If India is to avoid some of the problems that became increasingly clear failings in the UK rail privatisation model it needs to be very clear about what constitutes a concession. The prevalent model in UK rail has been the franchise, the difference between concession and franchise, at least in theory, being that a concession is fee-based with no ability to dictate fares or improve cashflows; while a franchise is bought for a set amount, with the ability to dictate fares, expand income streams and profits, but with the franchisee taking the full financial risk and any losses.
In practise, as the UK government’s Covid-19 Emergency Measures Agreements (EMAs) bailout of UK train operating companies (TOCs) exemplifies (in March 2020 the UK government suspended rail franchise agreements and replaced them with EMAs, paying franchisees a 2% management fee to run trains and transferring revenue and cost risk to the government for an initial period of six months, with options for further extension) the financial risk on UK rail franchises has, because of the critical infrastructure status of rail, always been shared with the state.
But more importantly, the franchise system has never delivered the level of improvements it was meant to achieve – competitive costs, competitive fares and a major rail system expansion remain elusive. Of course there have been vast improvements since privatisation – but not enough; and that is in large part because the franchise system is totally reliant for growth on fixed infrastructure expansion via state-owned Network Rail and because the multi-layered system employed in UK rail – Network Rail, TOCs, Roscos – is too complex to create a cohesive nationwide cost-based solution.
Although details are still sketchy, the proposed India rail PPP plan seems to be a hybrid of franchise and concession – operators can dictate fares, but with future revenue sharing with IR, it is also in IR’s interest to expand fixed infrastructure and profits. The key issue for India to avoid is lack of accountability. The UK’s franchise system enabled the government to pass the accountability buck to the TOCs, the TOCS to Network Rail, Network Rail to the DfT and so on – a circle of blame and cost that perhaps explains why the 2011 McNulty Report found UK rail operating costs were 40% higher than in Europe.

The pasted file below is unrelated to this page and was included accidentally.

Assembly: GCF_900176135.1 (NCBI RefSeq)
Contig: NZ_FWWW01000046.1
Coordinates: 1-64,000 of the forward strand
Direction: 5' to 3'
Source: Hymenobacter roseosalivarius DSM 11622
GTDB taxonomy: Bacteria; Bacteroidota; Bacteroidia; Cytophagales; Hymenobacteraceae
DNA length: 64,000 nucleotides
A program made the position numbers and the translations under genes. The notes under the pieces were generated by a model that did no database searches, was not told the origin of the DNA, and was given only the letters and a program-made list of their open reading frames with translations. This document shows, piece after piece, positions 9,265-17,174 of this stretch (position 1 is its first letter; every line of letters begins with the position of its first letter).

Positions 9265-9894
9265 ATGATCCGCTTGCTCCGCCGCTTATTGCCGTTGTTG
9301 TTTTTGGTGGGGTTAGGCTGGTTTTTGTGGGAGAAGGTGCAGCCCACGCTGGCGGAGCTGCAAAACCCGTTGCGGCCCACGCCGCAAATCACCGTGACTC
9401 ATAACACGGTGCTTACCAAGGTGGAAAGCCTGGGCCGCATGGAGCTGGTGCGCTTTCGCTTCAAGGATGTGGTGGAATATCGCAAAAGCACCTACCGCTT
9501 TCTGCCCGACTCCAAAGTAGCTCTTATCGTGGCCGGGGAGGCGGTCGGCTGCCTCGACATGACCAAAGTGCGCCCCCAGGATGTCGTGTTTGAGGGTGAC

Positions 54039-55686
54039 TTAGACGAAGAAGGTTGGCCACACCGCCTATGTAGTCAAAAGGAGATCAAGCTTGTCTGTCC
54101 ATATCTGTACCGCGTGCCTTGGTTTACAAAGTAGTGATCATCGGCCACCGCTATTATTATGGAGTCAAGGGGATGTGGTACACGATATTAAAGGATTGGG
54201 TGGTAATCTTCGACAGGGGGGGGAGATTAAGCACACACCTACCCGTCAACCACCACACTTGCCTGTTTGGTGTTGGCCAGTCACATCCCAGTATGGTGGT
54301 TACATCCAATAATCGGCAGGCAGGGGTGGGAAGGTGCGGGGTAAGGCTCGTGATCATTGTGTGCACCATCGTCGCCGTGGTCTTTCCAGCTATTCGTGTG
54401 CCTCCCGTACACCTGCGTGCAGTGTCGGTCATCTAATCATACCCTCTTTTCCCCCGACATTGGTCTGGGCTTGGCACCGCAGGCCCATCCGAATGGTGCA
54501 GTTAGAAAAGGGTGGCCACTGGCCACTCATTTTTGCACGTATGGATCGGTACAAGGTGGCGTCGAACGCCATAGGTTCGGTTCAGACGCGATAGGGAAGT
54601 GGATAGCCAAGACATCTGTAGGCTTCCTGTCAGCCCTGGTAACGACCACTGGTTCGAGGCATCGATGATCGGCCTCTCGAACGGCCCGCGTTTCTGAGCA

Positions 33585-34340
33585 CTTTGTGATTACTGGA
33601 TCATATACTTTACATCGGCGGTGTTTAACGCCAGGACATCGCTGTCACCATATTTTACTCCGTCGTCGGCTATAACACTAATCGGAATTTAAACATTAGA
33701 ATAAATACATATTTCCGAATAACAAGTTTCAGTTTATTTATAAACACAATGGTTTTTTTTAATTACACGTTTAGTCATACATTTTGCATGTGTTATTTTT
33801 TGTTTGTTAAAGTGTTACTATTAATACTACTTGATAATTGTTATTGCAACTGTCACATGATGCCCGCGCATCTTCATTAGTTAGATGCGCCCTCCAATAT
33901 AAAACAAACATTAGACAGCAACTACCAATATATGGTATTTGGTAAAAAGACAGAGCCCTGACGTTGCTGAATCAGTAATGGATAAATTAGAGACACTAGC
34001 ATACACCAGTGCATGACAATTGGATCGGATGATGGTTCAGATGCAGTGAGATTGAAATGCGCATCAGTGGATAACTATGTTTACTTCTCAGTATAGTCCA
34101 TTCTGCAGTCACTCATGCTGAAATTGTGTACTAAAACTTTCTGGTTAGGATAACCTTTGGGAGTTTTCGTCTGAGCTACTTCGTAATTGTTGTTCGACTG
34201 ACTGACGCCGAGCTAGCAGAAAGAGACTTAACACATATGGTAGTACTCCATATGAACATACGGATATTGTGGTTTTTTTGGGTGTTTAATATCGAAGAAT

The UK now looks set to use EMA as the concession-based template for post-Covid rail. The first change has already happened – the Welsh government recently confirmed that the Wales and Borders rail franchise, currently operated by KeolisAmey, will end in February 2021, with the Welsh government taking control via a publicly owned company – Transport for Wales (TfW). Keolis and Amey are expected to partner with TfW on a concession basis.
The move to concessions (management-based fees) is a good one – even for many TOCs. Despite the very high UK rail fare prices, TOCs have a rough operating margin of 3%. No surprise then that even before Covid-19 many TOCs were underperforming under their franchise agreements. That said, the TOC parent companies will have to settle their liabilities with one-off payments before transition to the concession model. Although those fees are unlikely to be the maximum applicable under the original franchise agreements, TOC income streams from the concession model, while certain, will be significantly smaller.
What all this means for Roscos in the UK is not yet clear – but at the very least there is expected to be more influence from government on lease pricing and therefore profitability, and a potential glut of rolling stock given increased working from home by UK commuters.
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MIDDLE EAST & AFRICA